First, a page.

Workers at General Motors CAMi assembly plant in Ontario, Canada, want a resolution to the contract impasse that has them on the picket line this week while a looming shortage of a popular SUV the plant makes – in parallel with a Mexican factory – gives GM an incentive to make this a short-term stoppage.

The Detroit Free Press said a long-term shutdown at the plant in Ingersoll could mean that buyers looking for an Equinox – currently one of GM’s hottest-selling vehicles – might not be able to get what they want.

In a statement, the Unifor union said its members at CAMI Automotive had taken strike action after the company failed to address a key job security issue.

A central priority for the union is a commitment from the company to designating the CAMI plant as the lead producer of the Equinox. The strike began on Sunday (17 September) after the current contract ended.

Unifor said GM last July ended production of the Terrain in Ingersoll with all output moved to San Luis Potosi in Mexico, resulting in 600 layoffs. The Canadian plant now only produces the Equinox which is also made in Mexico.

Local (branch) 88 members at CAMI had voted 99.8% on 27 August to give their bargaining committee a strike mandate.

The plant, which began as a joint venture between General Motors and Suzuki in the late 1980s (to produce cars like the Suzuki Swift and Geo Metro) is now wholly owned by GM.

Analysts told the Detroit Free Press the situation would put pressure on General Motors.

“They build the Equinox at two other plants in Mexico, but they are still ramping up in those facilities. It is our expectation GM will want to get a deal done quickly since the new Equinox is one of the rare GM vehicles in lower supply and in demand,” Joe Langley, associate director of North American automotive production forecasts at IHS Markit, said.

IHS Markit estimated GM would lose 872 units a day of Equinox production, a significant hit and one not likely to be covered by the two Mexican facilities — Ramos Arizpe and San Luis Potosi. The company sold 28,245 Equinoxes last month.

GM is also gearing up to produce right hand drive Equinoxes (along with the Spring Hill, Tennessee-built Acadia) for new markets in the Asia-Pacific region.

Kristin Dziczek, director of the industry, labour and economics group at the Center for Automotive Research in Ann Arbor, told the paper the impact on GM’s bottom line would grow the longer the strike lasts. Consumers who want particular colours or options might not be able to get what they want and might be prompted to consider other compact SUVs, such as the Ford Escape, Toyota Rav4 and Nissan Rogue.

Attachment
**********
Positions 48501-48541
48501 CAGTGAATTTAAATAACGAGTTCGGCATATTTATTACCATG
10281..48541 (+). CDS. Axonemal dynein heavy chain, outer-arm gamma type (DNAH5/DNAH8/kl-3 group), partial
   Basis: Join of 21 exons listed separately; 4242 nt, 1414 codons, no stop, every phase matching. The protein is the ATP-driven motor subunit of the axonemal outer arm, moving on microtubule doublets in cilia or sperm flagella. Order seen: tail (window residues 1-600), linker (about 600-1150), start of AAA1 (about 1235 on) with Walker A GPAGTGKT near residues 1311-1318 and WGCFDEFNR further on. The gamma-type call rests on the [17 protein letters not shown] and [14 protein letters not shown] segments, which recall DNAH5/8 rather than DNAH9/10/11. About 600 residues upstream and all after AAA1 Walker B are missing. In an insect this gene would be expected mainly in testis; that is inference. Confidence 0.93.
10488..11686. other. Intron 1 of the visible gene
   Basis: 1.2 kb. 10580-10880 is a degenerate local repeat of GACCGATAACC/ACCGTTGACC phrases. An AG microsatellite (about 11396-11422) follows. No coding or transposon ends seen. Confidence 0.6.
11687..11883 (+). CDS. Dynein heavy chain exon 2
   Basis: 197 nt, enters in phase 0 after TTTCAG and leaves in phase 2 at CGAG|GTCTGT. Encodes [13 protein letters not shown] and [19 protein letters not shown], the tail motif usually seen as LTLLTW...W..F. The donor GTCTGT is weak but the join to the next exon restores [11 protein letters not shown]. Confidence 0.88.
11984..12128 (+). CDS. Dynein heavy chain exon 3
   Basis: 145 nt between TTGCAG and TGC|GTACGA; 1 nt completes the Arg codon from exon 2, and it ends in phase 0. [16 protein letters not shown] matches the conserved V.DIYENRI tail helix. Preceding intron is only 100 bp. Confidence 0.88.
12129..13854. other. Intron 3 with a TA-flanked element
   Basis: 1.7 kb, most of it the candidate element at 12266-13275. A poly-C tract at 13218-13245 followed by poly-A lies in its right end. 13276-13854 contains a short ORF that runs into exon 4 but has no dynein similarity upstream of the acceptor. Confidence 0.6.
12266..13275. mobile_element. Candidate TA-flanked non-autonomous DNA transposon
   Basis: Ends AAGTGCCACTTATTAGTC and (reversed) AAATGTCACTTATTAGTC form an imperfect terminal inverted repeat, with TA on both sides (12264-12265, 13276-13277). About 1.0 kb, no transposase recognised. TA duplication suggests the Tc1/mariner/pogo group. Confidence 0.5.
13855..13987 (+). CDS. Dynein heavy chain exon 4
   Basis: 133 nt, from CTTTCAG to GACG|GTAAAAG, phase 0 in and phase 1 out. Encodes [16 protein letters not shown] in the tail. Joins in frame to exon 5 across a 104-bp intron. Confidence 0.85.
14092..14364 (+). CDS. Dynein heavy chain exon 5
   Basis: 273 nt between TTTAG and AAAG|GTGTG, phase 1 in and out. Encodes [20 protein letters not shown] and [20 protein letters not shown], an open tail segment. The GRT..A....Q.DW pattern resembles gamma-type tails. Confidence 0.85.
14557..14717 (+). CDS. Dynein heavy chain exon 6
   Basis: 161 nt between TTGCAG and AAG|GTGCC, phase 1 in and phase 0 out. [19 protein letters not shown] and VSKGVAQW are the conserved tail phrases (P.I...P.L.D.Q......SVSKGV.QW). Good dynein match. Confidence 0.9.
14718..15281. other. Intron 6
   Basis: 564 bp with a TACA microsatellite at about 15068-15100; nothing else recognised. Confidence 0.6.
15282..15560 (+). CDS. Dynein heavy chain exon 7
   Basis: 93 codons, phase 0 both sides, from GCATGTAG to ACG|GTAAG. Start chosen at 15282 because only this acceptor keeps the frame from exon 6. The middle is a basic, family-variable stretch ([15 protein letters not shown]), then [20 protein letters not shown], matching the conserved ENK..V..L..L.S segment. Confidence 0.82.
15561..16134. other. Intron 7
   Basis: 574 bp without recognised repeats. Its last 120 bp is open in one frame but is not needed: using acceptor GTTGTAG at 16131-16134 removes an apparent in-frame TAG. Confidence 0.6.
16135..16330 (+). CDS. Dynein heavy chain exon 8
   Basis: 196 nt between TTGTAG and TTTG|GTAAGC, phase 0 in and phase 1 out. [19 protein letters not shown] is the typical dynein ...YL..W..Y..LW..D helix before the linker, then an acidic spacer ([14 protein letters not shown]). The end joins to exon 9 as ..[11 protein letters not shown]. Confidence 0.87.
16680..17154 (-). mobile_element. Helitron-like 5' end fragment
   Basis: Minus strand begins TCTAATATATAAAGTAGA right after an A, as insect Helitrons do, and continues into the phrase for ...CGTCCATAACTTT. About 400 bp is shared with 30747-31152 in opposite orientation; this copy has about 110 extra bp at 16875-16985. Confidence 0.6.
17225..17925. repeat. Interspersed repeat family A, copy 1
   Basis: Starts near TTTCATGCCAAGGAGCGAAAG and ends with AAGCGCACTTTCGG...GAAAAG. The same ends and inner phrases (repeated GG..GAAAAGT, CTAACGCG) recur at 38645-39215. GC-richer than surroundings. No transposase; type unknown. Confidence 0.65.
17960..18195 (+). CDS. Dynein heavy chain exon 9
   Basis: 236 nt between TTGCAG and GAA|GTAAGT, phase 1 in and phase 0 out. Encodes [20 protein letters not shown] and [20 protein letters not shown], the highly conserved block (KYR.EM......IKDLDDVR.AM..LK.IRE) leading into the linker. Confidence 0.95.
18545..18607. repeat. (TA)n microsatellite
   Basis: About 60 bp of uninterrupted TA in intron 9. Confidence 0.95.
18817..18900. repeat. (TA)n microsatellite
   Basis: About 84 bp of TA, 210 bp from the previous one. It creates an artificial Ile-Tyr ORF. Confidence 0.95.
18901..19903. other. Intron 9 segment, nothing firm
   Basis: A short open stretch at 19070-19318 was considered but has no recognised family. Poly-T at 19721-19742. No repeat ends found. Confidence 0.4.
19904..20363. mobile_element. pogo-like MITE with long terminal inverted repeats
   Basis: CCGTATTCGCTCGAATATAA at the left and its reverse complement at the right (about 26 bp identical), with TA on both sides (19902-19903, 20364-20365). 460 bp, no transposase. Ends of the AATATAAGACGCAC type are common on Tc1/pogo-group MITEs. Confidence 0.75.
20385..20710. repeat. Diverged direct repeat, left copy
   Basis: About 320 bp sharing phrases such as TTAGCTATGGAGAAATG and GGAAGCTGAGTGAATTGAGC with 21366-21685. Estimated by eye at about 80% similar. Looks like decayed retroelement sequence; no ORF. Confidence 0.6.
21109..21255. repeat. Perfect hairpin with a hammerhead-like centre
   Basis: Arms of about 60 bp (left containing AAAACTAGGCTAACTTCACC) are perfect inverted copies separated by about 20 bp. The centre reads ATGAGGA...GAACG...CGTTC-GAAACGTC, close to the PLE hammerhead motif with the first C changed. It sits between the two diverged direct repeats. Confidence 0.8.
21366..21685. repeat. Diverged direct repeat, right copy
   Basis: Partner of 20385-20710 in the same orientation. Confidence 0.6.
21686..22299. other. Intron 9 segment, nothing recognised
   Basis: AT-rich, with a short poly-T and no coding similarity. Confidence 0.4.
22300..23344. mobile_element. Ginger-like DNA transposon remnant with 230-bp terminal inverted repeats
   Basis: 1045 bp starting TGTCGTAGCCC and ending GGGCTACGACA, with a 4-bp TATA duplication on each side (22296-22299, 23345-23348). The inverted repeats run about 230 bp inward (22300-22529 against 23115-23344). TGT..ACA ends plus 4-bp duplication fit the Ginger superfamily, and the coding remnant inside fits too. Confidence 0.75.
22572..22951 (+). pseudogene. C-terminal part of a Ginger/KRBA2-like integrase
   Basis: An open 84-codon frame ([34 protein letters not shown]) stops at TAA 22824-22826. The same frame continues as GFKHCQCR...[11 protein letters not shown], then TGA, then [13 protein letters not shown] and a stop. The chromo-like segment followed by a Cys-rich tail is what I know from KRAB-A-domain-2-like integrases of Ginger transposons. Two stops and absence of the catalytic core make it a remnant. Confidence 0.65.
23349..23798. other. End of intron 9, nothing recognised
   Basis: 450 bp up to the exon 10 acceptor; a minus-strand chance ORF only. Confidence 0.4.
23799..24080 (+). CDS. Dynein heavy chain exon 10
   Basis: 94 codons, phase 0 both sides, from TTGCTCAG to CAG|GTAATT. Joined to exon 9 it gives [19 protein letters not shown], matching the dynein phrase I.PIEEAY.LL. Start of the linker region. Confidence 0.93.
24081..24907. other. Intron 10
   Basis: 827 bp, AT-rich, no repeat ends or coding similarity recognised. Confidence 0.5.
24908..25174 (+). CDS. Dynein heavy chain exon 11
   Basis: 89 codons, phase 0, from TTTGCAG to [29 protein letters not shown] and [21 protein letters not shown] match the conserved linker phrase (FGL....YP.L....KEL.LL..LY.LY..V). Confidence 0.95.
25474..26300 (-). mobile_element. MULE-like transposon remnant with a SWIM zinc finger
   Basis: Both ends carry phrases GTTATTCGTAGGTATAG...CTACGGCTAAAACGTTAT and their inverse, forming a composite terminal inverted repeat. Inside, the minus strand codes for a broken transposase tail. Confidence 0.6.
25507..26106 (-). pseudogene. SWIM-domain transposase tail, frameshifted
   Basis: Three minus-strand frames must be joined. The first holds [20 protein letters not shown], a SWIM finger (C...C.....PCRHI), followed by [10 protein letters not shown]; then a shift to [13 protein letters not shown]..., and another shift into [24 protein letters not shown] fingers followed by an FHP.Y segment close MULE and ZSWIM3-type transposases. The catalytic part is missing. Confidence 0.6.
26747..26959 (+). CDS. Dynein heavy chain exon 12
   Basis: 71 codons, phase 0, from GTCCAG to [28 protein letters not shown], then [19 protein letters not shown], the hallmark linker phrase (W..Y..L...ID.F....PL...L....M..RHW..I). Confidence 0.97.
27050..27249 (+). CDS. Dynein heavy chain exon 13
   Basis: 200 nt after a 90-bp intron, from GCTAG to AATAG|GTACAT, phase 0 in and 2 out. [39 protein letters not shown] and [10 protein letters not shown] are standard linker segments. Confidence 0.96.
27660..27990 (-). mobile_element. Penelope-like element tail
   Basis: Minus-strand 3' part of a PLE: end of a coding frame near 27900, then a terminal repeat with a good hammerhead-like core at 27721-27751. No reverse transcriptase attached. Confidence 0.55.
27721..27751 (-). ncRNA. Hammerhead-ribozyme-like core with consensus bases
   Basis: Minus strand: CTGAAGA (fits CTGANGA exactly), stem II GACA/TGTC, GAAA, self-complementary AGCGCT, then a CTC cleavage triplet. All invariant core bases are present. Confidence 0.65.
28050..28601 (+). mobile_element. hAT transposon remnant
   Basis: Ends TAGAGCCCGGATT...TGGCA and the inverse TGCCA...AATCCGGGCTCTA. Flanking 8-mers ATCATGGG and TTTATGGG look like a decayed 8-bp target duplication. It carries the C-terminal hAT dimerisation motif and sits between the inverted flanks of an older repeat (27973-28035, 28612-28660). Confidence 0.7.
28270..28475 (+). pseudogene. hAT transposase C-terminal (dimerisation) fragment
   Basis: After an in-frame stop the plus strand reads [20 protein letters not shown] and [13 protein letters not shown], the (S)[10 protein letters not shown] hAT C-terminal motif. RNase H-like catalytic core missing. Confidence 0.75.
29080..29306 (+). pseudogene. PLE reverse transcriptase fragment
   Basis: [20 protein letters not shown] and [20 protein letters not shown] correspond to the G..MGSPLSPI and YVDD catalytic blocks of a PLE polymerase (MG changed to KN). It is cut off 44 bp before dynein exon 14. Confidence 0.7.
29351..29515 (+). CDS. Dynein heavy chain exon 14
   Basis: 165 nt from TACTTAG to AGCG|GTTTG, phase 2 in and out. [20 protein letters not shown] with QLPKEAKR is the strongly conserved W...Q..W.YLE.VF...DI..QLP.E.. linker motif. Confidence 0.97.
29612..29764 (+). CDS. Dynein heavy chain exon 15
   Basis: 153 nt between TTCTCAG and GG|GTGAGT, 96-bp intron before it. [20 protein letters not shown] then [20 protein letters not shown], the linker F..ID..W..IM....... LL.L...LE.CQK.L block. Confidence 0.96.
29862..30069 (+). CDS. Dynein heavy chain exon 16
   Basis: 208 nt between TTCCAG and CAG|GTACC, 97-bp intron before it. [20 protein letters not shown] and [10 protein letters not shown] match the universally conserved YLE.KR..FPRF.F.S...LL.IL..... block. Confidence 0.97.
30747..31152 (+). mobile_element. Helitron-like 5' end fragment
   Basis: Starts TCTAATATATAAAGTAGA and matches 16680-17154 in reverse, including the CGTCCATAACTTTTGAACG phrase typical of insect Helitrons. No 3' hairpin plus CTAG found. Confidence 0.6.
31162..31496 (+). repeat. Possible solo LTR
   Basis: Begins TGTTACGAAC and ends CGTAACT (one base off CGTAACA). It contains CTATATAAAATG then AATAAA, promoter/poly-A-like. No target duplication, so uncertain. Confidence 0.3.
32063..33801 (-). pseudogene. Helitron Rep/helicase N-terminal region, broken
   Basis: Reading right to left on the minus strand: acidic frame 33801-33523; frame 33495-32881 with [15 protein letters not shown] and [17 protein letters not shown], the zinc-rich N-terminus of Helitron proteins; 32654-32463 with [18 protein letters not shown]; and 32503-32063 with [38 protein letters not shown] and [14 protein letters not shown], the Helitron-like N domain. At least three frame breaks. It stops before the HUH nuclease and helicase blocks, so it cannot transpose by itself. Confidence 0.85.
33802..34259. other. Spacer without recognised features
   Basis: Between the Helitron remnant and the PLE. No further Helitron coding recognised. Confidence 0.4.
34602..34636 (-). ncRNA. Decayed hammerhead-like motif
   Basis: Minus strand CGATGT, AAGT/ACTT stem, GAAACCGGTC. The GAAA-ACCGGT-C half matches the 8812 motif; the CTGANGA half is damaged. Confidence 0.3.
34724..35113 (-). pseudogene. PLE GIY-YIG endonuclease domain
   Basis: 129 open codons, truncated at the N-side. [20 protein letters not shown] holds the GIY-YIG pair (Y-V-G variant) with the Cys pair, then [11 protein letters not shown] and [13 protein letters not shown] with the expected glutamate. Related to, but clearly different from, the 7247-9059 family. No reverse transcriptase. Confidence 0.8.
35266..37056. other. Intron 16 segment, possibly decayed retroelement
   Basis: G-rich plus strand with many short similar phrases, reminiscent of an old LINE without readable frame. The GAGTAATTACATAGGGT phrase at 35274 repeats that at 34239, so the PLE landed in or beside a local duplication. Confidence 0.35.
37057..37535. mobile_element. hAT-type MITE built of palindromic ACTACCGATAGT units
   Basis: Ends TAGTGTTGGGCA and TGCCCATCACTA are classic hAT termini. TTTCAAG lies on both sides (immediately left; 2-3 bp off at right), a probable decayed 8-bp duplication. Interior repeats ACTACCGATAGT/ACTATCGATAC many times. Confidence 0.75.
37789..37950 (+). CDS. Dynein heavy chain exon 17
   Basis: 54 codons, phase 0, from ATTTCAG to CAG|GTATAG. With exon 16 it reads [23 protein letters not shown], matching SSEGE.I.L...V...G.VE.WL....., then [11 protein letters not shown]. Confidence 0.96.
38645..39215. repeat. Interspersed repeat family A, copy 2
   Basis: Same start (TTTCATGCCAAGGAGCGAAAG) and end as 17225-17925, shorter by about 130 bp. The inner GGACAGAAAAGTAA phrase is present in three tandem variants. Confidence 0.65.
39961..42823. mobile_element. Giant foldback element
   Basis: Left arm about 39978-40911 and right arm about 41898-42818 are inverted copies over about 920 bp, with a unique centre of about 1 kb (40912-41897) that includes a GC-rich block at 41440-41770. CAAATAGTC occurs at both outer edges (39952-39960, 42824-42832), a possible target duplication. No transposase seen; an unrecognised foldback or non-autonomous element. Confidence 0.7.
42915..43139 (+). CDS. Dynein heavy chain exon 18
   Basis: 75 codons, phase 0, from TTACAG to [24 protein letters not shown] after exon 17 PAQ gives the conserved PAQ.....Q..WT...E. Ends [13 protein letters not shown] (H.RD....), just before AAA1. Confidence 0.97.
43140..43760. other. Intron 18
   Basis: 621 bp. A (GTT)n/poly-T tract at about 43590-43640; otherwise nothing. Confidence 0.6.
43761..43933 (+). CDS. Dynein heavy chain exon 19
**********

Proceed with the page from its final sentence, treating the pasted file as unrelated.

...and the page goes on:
“When you start drawing down inventory levels, you might lose sales because of the lack of choice and the delay in getting exactly what the customer wants,” Dziczek said.

Mike Van Boekel, Unifor Local 88 GM Unit chairperson, told the Detroit Free Press union members had tried to research that on their own recently, being told that it would be an eight- to 10-week wait to get a specific Equinox. He was sceptical that the strike would end quickly but he said the union is hopeful because the pressure is on both workers and GM.

“We don’t want to lose customers and they want their vehicles so …the clock’s ticking on both sides,” Van Boekel said.

He noted that many workers have families and will struggle financially if the strike lasts for a long time.

“Our members are feeling it, but the clock’s ticking on GM, too,” Van Boekel said.

Reuters reported that, as of 1 September, GM only had enough inventory of the Equinox model to last 53 days, a rather tight level of supply for the automaker, but ,with production of the model also in Mexico, GM was better placed to withstand the impact of a strike.

The union had blamed the North American Free Trade Agreement (NAFTA) and Mexico’s cheaper labour costs for the job losses which it called unjustified given strong sales of the Equinox crossover (and Terrain) assembled at the southern Ontario plant.

“Every member understands the importance of reaching a deal that secures production, and what that means to our families and the community,” said Mike Van Boekel, Local 88 chair at the CAMI plant in the Unifor statement.

“The membership showed incredibly strong support for their bargaining committee throughout these negotiations.”

Securing jobs was the key to a collective agreement to replace one expiring in September between GM and its 2,800 CAMI workers, Unifor president Jerry Dias said last February.

General Motors told Reuters it was disappointed that it was not able to complete a new agreement.

“We encourage Unifor to resume negotiations and to continue working together to secure a competitive agreement,” GM Canada said in a statement.

AutoTrader.com senior analyst Michelle Krebs told the Detroit Free Press in an article published by USA Today that job security appeared to be the major concern for the union, which had said it was seeking new investment from the company. When production of the GMC Terrain was moved from the plant to Mexico earlier this year, it “shook the union,” she said.

But Krebs noted that, while concerns about moving production to Mexico have been an issue, the plant was likely to face competition for new products from plants in Michigan and Ohio that make passenger cars but could be retooled to make SUVs, such as the Equinox. GM, like other companies, is grappling with a consumer shift away from cars and toward SUVs and trucks.

“There’s definitely going to be some adjustments in car production,” Krebs said. “The union’s clearly looking out into the future, and it’s going to have more competition.”

Specific details on what each side had been seeking in the negotiations have not been released, the report noted.